So, for most of you, Dependency Injection sounds like something you would associate with drug addiction. I assure you, this is not the case at all. At least not the Dependency Injection I’m talking about.
It’s funny what you can learn when you actually pay attention, isn’t it. It turns out that for the last 10 years or so, I’ve not been the best programmer I could be. Now, I never had any grand illusions that I was the best there was. I know well and good there are many areas of my professional life that could be dramatically improved, but recently I was kind of thrust in to a world I thought I was already pretty well versed in. Boy, how wrong I was!
Just this past week I was working on a project that required me to write an uploader script. Nothing new or revolutionary here. There was, however, one major fly in the ointment – the upload handling script was being hosted on a different domain to script that was submitting the upload request! This was causing the upload to fail, with NO obvious error messages and no feedback what so ever. All I got back, was a failed message and no reason why.
I’ve been trying for MONTHS to get the very excellent XDebug PHP extension, written and maintained the PHP Jedi Master, Derick Rethans. XDebug offers some serious debugging capabilities to PHP that are second to none. It also offers some excellent profiling tools, which I should really make better use of in development. It’s easy to see why I was so desperate to get it working.
For quite sometime now, I’ve been developing all the projects I’ve been working on directly on my machine. This is handy for a number of reasons, the most important of those reasons being that I don’t have to be online while I’m working and I don’t have to upload to any servers.
Dealing with older browsers is a problem that MUST be solved, or handled, one way or the other. Some solutions are more involved than others and some solutions will not be accessible under certain situations. One option that I think gets ignored all too often, is the possibility that older browsers simply get a different experience, visually and behaviorally.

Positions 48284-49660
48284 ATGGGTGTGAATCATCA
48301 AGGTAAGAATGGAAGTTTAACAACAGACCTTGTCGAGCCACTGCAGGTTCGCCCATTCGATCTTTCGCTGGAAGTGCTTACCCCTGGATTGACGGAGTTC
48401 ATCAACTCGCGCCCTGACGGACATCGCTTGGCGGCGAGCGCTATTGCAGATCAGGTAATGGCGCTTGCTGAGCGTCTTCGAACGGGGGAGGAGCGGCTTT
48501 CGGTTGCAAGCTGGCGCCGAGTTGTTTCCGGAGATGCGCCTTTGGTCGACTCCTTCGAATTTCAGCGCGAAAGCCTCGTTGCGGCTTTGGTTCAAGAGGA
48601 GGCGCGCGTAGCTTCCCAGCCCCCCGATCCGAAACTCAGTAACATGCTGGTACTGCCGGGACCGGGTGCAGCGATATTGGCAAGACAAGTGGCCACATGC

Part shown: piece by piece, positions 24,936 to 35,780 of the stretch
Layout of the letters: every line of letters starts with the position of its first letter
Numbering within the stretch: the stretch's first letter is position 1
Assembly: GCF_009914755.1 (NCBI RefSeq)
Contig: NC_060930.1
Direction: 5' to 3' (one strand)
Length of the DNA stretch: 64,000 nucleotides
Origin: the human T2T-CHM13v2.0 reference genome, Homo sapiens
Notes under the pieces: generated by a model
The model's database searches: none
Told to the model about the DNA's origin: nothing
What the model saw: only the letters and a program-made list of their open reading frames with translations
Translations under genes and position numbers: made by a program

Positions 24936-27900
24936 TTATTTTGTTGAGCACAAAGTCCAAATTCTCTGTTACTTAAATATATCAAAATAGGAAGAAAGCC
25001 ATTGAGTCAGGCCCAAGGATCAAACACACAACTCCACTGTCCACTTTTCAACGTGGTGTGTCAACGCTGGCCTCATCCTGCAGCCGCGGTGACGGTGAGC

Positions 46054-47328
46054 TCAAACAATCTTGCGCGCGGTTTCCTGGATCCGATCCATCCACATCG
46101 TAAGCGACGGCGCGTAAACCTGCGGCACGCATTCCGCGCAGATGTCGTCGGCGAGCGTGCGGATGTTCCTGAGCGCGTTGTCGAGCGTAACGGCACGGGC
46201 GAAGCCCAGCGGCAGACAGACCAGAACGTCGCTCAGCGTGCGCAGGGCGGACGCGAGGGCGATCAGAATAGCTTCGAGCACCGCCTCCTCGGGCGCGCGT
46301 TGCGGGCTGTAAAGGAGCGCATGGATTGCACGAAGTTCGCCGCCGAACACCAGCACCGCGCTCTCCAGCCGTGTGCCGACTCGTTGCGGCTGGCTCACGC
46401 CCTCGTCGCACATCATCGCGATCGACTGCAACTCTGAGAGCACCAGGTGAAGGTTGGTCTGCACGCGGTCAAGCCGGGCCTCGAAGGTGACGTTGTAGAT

Recently, I read a blog posted by an old workmate in New Zealand about CSS Hacks. More specifically, it dealt with CSS rendering differences between IE7, IE6 and browsers that actually render CSS correctly (ie. Firefox, Safari, Opera and Chrome… to name a big ones).
I’ve been working in and around the web development industry since early 2001. I was a Computer Science student at Waikato University, in Hamilton, New Zealand. One day, a friend of mine, who happened to be a freelance web developer and designer asked me if I wanted to do a small PHP job for him. He was well versed in ASP and didn’t feel like learning a new language for what would probably be a one off PHP project and he knew I was already comfortable with C++, so the learning curver for me would be much lower. He offered me $400 for my part in the project and being a student, I said “HELL YEAH!” I haven’t looked back since.
These last few weeks, I’ve been working away on a couple of projects that have REALLY made me appreciate just how important good architecture and planning really is, even with the smallest of projects.
Well, over the last 3 days or so, I’ve been doing some serious unit testing with PHPUnit. Unfortunately, I didn’t start writing any serious tests until two days AFTER I started having problems testing my class hierarchy.
One of the problems that arose while I was writing the first couple of unit tests, was I realized that I didn’t know how to test Abstract classes. In my search to find a solution, I vaguely remembered a tool called phpUnderControl.